"I know it's supposed to be standing-room-only there tonight," Gardner said. "I was joking with Mark Littlefield, our trainer -- it's probably the second-biggest crowd they've ever had, except for when I was there last year [on Minor League rehab]. I think it'll mean a lot. I think they'll enjoy seeing him play, and I think he'll enjoy his time there as well."
Manager Joe Girardi plans to assign one of the team's starting pitchers to watch A-Rod's at-bats, which are being broadcast from Charleston, and joked that Charleston's players will probably enjoy the big league postgame spread Rodriguez is expected to provide.
"I'm sure it's pretty exciting for them, they're able to see Alex down there," Girardi said. "I'm sure they'll have quite a crowd tonight, and probably a little bit more media attention than they're used to.
"But it's probably good for those kids to see that so they understand what it's like when you get here. There's a lot of people that are around watching everything you do. I'm sure they're enjoying it."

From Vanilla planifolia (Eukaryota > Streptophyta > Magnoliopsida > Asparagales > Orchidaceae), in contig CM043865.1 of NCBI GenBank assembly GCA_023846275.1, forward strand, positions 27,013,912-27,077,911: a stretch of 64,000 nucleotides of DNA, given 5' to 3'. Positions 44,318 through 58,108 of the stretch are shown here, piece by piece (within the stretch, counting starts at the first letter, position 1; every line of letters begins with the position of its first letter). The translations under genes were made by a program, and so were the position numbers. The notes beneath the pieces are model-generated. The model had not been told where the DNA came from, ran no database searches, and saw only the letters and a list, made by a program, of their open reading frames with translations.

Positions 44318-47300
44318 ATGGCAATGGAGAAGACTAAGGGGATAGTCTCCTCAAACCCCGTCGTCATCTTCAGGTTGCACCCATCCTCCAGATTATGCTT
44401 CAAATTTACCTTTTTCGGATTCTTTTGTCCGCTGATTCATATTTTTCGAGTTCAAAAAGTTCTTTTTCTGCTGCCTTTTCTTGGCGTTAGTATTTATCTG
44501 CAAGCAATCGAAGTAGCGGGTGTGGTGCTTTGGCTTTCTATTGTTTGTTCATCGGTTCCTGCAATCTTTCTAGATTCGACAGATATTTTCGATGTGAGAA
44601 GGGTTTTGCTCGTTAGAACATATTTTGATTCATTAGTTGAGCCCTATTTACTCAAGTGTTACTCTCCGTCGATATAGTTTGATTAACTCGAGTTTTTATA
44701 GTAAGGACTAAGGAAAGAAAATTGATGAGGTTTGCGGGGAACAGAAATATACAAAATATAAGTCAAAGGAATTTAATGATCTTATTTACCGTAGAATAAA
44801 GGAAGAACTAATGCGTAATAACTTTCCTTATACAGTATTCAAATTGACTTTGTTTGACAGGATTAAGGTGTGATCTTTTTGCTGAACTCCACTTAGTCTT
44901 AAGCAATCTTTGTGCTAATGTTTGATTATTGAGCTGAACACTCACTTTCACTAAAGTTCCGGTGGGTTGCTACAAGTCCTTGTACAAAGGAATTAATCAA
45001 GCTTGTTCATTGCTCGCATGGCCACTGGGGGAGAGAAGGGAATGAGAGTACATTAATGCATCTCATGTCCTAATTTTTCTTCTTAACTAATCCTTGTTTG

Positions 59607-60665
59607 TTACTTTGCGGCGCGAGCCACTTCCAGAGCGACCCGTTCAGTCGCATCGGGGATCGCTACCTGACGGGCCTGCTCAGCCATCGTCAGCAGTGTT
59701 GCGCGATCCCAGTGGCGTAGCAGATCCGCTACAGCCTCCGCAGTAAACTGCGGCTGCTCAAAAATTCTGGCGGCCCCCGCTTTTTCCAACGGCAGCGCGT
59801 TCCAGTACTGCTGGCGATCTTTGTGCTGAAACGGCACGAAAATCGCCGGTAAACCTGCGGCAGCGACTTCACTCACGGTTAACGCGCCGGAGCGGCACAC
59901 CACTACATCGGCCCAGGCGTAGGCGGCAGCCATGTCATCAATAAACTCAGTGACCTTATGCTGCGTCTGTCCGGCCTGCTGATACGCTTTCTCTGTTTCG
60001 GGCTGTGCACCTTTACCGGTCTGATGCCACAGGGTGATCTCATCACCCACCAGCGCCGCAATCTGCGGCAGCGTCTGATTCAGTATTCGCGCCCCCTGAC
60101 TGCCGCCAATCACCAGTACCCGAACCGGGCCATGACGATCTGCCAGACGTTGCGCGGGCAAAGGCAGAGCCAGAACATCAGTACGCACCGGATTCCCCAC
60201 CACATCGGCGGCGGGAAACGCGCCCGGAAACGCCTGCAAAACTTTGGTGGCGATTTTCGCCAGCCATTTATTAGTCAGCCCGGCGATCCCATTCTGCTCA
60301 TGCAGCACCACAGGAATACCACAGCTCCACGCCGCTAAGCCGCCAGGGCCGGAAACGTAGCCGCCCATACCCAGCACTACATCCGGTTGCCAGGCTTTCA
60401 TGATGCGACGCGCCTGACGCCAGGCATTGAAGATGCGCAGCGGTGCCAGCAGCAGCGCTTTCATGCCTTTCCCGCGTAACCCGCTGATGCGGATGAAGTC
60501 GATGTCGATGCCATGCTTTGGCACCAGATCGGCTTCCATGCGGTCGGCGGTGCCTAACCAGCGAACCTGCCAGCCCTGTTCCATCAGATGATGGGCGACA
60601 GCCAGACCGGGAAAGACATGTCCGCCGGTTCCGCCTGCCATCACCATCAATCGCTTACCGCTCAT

Gardner was born in Holly Hill, S.C., and attended the College of Charleston, making the team as a walk-on. He played one game at Joseph P. Riley Ballpark last year, his only professional experience in Charleston.
"I live pretty close to there now, I grew up close to there and went to college down there," he said. "Basically, my whole life, I've been from that area. It's a beautiful ballpark; I'm sure it's one of the nicest in the [South Atlantic] League. It's a great place to play."
• Robinson Cano took right-handed swings in the batting cage beneath Target Field on Tuesday, making loud contact off hitting coach Kevin Long, but he laughed and said he has no plans of attempting to switch-hit. Cano often takes cuts from the right side to loosen up his right oblique.
• On this date in 1941, Joe DiMaggio hit a three-run homer to extend his hitting streak to 45 games, surpassing Wee Willie Keeler's single-season Major League record, set in 1897.
Bryan Hoch is a reporter for MLB.com. Follow him on Twitter @bryanhoch and read his MLBlog, Bombers Beat. Kelly Erickson is an associate reporter for MLB.com. This story was not subject to the approval of Major League Baseball or its clubs.